Fixed Assets and Depreciation Accounting

Fixed Assets are business purchases which will be used by the business for a few years. Examples are machinery, vans and computers. 

To be classified as a Fixed Asset, rather than an Expense, the purchase would tend to have significant value. For a small business, £500 is a suggested minimum, and different businesses will have different ‘capitalisation’ policies. 

Fixed Assets are classified as Assets in the Balance Sheet, not Expenses in the Profit and Loss Account

Fixed Assets fall into two categories: 

Tangible Fixed Assets (eg. Cars, Machinery, Computers, Buildings, Desks) 
Intangible Fixed Assets (eg. Goodwill, Intellectual Property) 

Tangible Fixed Assets

The main point about the purchase of a Fixed Asset is that the business will probably own it for some time, in other words, it is not an Expense. 

Tangible Fixed Assets are normally grouped into categories, especially for Balance Sheet reporting. 

The main categories of Tangible Fixed Assets are: 

• Land 
• Buildings 
• Furniture and Fittings 
• Computers 
• Motor Vehicles 
• Plant & Machinery 

Most Fixed Assets gradually lose value because they have a limited useful life – they ‘depreciate’, which means that they lose their value. So they have to be depreciatedin the Year End Accounts

Fixed Assets depreciate at different rates, which is one of the main reasons for grouping similar assets together. 


Capitalisation is the decision and process of recording a purchase as a Fixed Asset in the business records. 

capitalisation policy will include deciding the the minimum value for capitalising an asset, and the expected useful life of each Fixed Asset. 

For example, a purchased car will be capitalised because it is expensive and will last several years. 

A computer which may cost £400, might be capitalised because the business owner might think it to be a good idea to keep a proper record of it in the Fixed Asset Register

On the other hand, a business might buy a vacuum cleaner for £200, which will probably last several years, but would usually be classed as an Expense because the value is too low to capitalise as Fixed Asset. 


Depreciation is the gradual transfer of the original cost of a Fixed Asset from the Balance Sheet to the Profit and Loss Account. The transfer is usually done by a Journal

It could be said that Depreciation is “Expensing” a Fixed Asset – ie. a percentage of the cost of the Fixed Asset becomes an Expense, and the Fixed Asset then has a lower value on the Balance Sheet. It is usually a simple calculation which is usually made once a year by very small businesses. 

Depreciation and Tax

For small businesses, the depreciation policy does not affect tax

HMRC ignores depreciation when calculating tax, because they have a different system for setting off Fixed Assets costs against tax – called Capital Allowances – see below. 

Straight Line Depreciation

For example, a computer costs £1,000, and is expected to last 4 years, ie. an annual depreciation rate of 25%. On a straight line method the annual depreciation is £250, which is transferred to the Profit and Loss Account from the Balance Sheet every year for 4 years. So after 1 year, the Balance Sheet value becomes £750, and the £250 has been charged as Depreciation to Profit and Loss. In the second year, the computer depreciates to £500, and another £250 is charged to Profit & Loss.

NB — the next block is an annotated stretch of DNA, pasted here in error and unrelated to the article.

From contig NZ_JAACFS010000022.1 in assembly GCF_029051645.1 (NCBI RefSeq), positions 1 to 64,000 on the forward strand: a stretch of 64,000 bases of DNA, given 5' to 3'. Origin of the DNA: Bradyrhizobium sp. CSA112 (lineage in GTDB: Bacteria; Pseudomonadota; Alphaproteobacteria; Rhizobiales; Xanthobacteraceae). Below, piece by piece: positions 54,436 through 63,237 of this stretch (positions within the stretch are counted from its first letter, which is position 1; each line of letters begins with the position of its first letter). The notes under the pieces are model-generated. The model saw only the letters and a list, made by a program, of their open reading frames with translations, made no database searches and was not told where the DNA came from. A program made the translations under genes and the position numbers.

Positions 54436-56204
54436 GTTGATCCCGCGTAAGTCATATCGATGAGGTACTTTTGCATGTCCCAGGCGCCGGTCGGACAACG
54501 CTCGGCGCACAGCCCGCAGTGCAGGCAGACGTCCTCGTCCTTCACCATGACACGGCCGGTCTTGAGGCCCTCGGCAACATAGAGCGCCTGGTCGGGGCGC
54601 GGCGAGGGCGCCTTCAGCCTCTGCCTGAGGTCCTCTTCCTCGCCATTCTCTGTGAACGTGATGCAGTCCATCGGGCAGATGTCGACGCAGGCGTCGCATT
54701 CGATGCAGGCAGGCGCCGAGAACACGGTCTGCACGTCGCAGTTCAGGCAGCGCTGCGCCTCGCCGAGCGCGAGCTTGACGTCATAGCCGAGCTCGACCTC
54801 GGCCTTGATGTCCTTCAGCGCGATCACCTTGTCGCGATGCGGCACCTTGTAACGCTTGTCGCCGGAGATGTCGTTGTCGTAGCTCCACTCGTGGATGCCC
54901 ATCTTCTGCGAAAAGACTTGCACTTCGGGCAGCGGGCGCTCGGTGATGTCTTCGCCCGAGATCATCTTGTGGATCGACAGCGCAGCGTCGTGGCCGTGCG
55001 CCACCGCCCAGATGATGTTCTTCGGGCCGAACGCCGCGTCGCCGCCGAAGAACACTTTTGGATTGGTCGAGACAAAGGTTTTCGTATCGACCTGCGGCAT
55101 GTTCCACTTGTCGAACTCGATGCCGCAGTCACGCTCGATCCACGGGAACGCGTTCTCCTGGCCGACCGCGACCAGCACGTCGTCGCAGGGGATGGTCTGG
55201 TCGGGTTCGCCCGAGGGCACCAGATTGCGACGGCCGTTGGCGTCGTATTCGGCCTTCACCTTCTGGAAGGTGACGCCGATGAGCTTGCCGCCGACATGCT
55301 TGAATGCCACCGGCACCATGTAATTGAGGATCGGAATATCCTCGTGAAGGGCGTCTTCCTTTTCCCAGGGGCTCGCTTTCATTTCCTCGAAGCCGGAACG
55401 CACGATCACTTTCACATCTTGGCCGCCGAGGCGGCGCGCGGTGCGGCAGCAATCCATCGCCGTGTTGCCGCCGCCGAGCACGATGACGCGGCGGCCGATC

Reducing Balance Depreciation

Another depreciation method is the reducing balance method. This method may be suitable when the Fixed Asset will be gradually losing its value, but its useful life cannot be precisely estimated. For example a van may cost £8,000. In the first year 25%, ie £2,000 could be depreciated, leaving a balance of £6,000. In year 2, 25% is depreciated from the reduced balance of £6,000, ie. £1,500, leaving a balance of £4,500, and so on.

Fixed Asset Register

Fixed Asset Register is the record of a business’s Fixed Assets. The basic record includes the original cost, date purchased and supplier’s name. Then the depreciation each year is recorded, giving a Net Book Value for each Fixed Asset. 

Some businesses will also record where a Fixed Asset is located, maintenance schedules, etc. 

Specialist software is available for a Fixed Asset Register, but for most small businesses a spreadsheet will be fine. 

We maintain basic Fixed Asset Registers for all our clients. 

Capital Allowances

This may be a surprise and puzzling at first reading – HMRC does not allow Depreciation as an Expense deduction in the calculation of business taxes. 

There are two good reasons (at least) for this: 

• It would be possible for a business to manipulate its business tax by setting its Capitalisation and Depreciation Policy in a certain way. 

• Some Fixed Assets are very expensive and a high financial burden for small businesses. Therefore, in some circumstances the government allow the full cost as a deduction against tax in the first year. 

These special allowances, eg. First Year Allowance (FYA) and Annual Investment Allowance (AIA) change from year to year. 

HMRC has its own version of depreciation called “Capital Allowances”, which are the Expense deductions, which treat all businesses the same. Some Capital Allowance calculations are easy – others are quite complex. We recommend that you always get the appropriate tax advice.

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